The Japanese-English Language Exchange (JELE) isn’t a class, an app, or a trip. It’s a recurring casual virtual chat between college students, passionate about practicing Japanese and English, that’s building connections here at MSU and across the globe.
Ren McCowan, an MSU senior majoring in Japanese with minors in TESOL and Linguistics, founded the program in 2020 after realizing what helped him learn language best — talking with real people he could form connections with.
“I started the Japanese-English Language Exchange with the goal of connecting learners of languages to help them practice in a way that they cannot experience inside the classroom,” he said.
The growing group with members from Michigan, Japan, Canada, Korea, China, and New Zealand meets biweekly over Zoom, with loose themes for each meeting to get the conversations (in Japanese and in English) flowing.
“I started the Japanese-English Language Exchange with the goal of connecting learners of languages to help them practice in a way that they cannot experience inside the classroom.”Ren McCowan, MSU senior majoring in Japanese
“So many exchanges and social events pertaining to language learning are formal and rigid and, as a result, inhibit learners’ confidence and willingness to participate,” McCowan said. “The relaxed atmosphere we created with the JELE was the foundation to those real relationships, and I think it’s the reason the exchange has stayed so popular over time.”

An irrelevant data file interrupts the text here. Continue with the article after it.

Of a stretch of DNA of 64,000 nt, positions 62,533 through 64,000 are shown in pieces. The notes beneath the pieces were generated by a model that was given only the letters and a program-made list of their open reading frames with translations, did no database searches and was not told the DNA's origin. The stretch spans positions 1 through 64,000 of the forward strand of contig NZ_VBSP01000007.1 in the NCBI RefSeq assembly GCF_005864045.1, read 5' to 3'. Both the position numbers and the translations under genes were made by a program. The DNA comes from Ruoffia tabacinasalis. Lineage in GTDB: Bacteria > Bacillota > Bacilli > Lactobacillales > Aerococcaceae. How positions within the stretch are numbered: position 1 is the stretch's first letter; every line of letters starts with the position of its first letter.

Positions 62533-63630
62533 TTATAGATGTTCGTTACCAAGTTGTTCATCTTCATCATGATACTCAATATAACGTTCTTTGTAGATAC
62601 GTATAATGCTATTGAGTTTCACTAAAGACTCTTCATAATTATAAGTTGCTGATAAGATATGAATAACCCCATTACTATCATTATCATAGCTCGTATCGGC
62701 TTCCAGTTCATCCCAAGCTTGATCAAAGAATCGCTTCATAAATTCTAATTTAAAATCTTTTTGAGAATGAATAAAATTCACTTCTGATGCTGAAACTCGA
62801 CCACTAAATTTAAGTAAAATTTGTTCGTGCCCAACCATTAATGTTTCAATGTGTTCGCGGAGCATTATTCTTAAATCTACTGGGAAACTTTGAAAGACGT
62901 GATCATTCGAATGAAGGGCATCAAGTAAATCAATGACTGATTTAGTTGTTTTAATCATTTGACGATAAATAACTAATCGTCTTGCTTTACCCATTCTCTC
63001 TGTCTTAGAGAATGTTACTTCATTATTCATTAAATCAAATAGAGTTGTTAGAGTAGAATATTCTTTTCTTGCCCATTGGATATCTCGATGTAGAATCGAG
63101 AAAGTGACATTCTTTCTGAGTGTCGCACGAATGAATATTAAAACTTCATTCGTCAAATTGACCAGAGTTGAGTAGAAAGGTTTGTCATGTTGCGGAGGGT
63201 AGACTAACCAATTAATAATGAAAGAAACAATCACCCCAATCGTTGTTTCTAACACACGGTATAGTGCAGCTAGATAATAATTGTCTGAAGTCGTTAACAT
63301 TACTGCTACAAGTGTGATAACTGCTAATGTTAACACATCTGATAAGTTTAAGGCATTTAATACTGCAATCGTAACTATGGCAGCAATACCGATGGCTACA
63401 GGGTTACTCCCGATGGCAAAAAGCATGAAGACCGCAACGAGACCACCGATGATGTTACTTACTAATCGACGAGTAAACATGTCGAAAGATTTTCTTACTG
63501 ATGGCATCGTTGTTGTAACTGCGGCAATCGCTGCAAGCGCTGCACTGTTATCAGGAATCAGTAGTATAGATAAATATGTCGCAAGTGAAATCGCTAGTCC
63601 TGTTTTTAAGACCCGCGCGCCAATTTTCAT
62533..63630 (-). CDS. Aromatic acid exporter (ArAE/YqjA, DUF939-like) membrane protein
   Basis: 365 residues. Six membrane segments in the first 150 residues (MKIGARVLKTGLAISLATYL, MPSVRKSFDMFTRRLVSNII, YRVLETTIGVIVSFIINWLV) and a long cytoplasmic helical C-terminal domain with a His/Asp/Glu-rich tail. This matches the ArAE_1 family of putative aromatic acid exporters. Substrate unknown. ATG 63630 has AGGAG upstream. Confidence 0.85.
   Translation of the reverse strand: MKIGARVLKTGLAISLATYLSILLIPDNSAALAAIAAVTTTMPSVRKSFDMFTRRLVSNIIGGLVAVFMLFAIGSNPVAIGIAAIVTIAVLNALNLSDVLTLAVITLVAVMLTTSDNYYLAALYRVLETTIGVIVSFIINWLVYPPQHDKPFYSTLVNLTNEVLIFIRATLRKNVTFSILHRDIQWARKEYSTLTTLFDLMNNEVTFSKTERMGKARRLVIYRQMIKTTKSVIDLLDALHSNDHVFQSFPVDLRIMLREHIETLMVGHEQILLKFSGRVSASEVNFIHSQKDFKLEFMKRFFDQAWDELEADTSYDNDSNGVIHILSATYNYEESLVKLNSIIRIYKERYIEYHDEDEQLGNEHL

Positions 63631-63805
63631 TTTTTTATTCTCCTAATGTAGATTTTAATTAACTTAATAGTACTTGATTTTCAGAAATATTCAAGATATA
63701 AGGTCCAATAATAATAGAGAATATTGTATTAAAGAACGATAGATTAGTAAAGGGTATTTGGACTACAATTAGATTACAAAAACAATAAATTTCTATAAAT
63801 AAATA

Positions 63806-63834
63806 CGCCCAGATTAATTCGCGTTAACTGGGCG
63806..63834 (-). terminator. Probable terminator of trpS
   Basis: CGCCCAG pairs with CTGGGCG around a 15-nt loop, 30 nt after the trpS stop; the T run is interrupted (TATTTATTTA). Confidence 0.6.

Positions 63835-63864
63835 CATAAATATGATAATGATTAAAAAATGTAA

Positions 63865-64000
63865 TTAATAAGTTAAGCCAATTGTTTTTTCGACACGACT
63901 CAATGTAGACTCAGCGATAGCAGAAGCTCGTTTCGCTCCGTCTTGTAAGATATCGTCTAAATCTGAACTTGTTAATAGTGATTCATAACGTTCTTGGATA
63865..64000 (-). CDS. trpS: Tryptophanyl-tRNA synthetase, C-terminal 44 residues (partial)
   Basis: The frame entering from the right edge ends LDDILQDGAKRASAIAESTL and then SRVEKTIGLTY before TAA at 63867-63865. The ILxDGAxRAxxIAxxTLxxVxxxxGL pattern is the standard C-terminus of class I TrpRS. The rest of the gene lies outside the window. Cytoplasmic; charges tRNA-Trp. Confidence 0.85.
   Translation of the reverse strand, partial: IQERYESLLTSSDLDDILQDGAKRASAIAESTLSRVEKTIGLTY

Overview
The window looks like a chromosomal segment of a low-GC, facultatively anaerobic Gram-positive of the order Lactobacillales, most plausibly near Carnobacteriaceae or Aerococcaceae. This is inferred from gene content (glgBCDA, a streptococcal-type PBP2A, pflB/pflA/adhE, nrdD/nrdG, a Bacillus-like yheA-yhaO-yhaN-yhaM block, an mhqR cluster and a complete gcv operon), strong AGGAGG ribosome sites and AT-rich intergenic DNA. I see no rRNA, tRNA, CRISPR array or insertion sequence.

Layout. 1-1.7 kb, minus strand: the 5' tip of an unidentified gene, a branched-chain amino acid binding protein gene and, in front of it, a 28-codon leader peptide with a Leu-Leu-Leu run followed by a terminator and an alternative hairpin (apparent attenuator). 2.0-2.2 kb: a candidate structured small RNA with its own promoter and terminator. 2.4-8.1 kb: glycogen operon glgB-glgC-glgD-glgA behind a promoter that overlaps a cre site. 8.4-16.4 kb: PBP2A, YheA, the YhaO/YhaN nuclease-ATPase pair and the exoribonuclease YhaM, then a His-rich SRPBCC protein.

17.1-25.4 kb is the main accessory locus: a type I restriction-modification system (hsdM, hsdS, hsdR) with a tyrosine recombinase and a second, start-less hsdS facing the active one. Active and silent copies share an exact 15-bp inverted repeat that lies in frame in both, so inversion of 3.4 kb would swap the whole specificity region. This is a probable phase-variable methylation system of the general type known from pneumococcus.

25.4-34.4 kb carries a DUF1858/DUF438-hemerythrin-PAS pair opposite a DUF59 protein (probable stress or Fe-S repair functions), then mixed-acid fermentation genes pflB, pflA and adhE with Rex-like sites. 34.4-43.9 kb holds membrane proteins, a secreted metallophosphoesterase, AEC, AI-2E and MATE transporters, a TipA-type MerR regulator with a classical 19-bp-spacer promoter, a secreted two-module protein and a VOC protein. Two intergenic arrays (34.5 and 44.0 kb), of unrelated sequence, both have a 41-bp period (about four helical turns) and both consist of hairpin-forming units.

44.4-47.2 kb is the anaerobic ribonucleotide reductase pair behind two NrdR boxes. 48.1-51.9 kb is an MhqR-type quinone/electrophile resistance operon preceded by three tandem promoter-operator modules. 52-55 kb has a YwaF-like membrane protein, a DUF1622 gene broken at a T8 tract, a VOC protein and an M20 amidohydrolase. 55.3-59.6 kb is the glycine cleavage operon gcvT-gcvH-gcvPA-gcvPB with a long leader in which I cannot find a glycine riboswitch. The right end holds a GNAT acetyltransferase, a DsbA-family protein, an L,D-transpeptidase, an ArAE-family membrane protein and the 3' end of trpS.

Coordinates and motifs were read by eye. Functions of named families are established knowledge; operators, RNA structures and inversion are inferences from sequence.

Now in its second year, the JELE is excited to welcome new leadership to continue its impact on a wide range of language learners. MSU students Quinton Strausbaugh, a Japanese and Computer Science junior, and Alexis Syth, a Japanese and Psychology senior, along with Kai Yokoyama, a senior at Nagoya City University in Japan who is majoring in International Studies, are now the Co-Coordinators of the program.
“I joined the JELE as a first-year Japanese student and going to my first language exchange was a bit scary,” Syth said. “But everyone was so kind and helpful during our conversations. I knew I wanted to be a part of this program in a bigger way, to bring that comfort level to more language learners.”
Syth, Strausbaugh, and Yokoyama hope to build upon the foundation that McCowan laid and continue to grow the program in capacity and inclusivity.
“When learning a language, making mistakes is not only going to happen frequently, it’s essential for learning,” Strausbaugh said. “If you don’t make any mistakes throughout your journey, then it’s not a journey worth having. Learners need mistakes to reflect on how they can grow, and we hope to continue to make the JELE a place where students can be comfortable making those mistakes.”
“It’s incredibly meaningful when learners make friends or find partners to practice together, outside of JELE, to take their language skills to the next level.”Kai Yokoyama, senior at Nagoya City University in Japan
One goal of the JELE is to build relationships that extend beyond the program.
“It’s incredibly meaningful when learners make friends or find partners to practice together, outside of JELE, to take their language skills to the next level,” Yokoyama said.
Students interested in joining the JELE are encouraged to contact the coordinators, as well as use the resources within MSU’s Department of LInguistics, Languages, and Cultures.
“It’s a tight-knit community that’s brought about a lot of laughs and learning,” McCowan said. “We’re very proud to continue this student-led program for people passionate about language.”